About

Dr Chris Arridge is a space physicist and planetary scientist studying the giant planets of our solar system (Jupiter, Saturn, Uranus and Neptune) and how they interact with the Sun and the rest of the Solar System. Dr Arridge is based in the Space Plasma Environment and Radio Science group in the Department of Physics at Lancaster University.

He studied physics at the University of Wales, Aberystwyth and applied mathematics at the Department of Applied Mathematics and Theoretical Physics, University of Cambridge (at Darwin College) before studying for a doctorate in The Department of Physics at Imperial College London. He studied some of the first data to be returned from the Cassini spacecraft at Saturn and was awarded his PhD in 2007. From 2006 to 2012 he was a postdoctoral researcher at University College London’s Mullard Space Science Laboratory based in the Surrey hills 13 miles from Guildford, and held a Science and Technology Facilities Council Postdoctoral Research Fellowship and a Royal Society University Research Fellowship.

Chris’ work focuses on the space environments surrounding giant planets, also known as their magnetospheres. Although we think of space as a vacuum, the space surrounding the planets is filled with atoms, molecules, and charged particles some of which have come from the planets, their ring systems and moons, and the Sun. His recent work has involved trying to understand how our Sun’s 11-year “Solar Cycle” affects the magnetospheres of Jupiter and Saturn, trying to understand the origin of Saturn’s aurorae (also known as the northern lights) and auroral radio emissions, and examining how tiny charged ice grains move near Saturn’s enigmatic moon Enceladus. He is not only involved in the Cassini mission to Saturn, but is also involved in developing missions such as the JUICE to Jupiter and its moon Ganymede, and in trying to get a spacecraft launched to Uranus. Chris’ work is funded by the Royal Society, Science and Technology Facilities Council, the European Space Agency, and NASA.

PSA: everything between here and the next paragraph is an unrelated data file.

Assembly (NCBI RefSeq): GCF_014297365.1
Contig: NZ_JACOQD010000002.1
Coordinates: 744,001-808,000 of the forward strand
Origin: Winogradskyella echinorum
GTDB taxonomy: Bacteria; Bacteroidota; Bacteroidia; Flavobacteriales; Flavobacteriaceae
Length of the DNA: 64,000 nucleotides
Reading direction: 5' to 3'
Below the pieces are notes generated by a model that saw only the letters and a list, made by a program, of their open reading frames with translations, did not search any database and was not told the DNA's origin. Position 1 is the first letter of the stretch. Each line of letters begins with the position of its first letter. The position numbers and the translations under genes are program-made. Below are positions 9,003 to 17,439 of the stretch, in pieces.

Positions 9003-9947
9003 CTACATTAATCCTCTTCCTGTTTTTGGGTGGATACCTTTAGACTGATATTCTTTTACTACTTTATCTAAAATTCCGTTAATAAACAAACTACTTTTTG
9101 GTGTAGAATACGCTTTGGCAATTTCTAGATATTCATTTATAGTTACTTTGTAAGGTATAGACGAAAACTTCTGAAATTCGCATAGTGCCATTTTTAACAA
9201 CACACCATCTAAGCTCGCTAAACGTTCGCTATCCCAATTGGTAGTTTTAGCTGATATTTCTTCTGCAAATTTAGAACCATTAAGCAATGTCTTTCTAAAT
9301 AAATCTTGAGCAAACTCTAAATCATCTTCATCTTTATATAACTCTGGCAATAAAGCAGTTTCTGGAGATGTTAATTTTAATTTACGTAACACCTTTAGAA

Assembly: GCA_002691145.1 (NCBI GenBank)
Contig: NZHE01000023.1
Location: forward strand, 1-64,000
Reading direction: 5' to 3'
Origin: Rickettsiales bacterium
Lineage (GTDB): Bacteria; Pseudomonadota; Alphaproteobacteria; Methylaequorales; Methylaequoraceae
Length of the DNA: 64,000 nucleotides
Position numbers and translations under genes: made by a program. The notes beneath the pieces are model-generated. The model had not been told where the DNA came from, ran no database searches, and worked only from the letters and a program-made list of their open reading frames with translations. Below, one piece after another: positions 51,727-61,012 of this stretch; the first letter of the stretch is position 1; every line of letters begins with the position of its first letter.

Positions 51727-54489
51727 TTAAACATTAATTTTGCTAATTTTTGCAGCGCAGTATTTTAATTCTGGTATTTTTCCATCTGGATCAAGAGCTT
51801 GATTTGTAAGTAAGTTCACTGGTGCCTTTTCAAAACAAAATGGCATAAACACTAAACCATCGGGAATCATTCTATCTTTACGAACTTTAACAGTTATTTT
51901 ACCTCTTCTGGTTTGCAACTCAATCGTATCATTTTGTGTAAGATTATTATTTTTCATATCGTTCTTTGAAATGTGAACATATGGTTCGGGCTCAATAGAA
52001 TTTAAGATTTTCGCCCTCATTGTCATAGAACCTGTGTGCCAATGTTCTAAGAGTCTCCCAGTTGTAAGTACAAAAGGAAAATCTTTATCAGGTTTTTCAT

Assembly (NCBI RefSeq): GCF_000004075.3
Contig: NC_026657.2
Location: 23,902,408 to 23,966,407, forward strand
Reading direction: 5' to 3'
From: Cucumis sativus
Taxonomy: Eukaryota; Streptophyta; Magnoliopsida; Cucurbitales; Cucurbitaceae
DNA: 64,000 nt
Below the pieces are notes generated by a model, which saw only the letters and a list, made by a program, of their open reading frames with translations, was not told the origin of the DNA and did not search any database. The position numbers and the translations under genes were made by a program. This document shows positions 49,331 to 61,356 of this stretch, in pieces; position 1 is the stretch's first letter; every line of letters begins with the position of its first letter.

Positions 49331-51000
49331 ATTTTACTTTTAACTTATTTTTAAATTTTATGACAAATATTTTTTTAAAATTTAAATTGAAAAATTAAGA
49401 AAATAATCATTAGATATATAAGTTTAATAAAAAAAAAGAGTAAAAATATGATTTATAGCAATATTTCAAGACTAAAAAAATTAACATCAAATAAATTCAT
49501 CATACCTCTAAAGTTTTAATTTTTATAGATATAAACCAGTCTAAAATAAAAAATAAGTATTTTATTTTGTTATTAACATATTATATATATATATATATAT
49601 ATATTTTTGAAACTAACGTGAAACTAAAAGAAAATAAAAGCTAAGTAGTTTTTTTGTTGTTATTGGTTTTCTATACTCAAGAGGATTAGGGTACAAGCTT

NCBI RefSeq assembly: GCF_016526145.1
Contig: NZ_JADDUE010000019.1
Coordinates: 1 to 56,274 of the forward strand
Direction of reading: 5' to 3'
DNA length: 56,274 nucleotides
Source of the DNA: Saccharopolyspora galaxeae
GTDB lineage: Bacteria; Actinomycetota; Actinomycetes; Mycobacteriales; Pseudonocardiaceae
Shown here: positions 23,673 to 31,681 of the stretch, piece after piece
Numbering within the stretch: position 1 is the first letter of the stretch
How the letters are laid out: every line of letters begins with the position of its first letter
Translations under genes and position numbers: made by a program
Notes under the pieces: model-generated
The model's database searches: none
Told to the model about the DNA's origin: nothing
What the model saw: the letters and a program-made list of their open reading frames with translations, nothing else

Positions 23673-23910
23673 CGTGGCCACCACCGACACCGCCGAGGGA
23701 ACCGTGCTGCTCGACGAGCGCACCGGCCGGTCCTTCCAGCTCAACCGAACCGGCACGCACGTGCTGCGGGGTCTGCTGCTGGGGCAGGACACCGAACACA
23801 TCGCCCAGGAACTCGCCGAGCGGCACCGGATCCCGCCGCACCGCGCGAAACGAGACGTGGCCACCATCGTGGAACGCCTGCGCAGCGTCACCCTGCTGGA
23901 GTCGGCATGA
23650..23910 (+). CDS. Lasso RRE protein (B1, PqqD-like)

Chris is active in public engagement and regularly speaks to a wide variety of audiences from schools to astronomical societies and astronomy festivals. He also works directly with young people, supervising summer projects for A-level students through the Nuffield Research Placements and CREST schemes, and visiting schools.

Chris lives near Lancaster and enjoys dancing Rockabilly Jive, Lindy Hop and Balboa, reading, running, triathlons, playing and writing computer games, and cooking and eating very spicy food.

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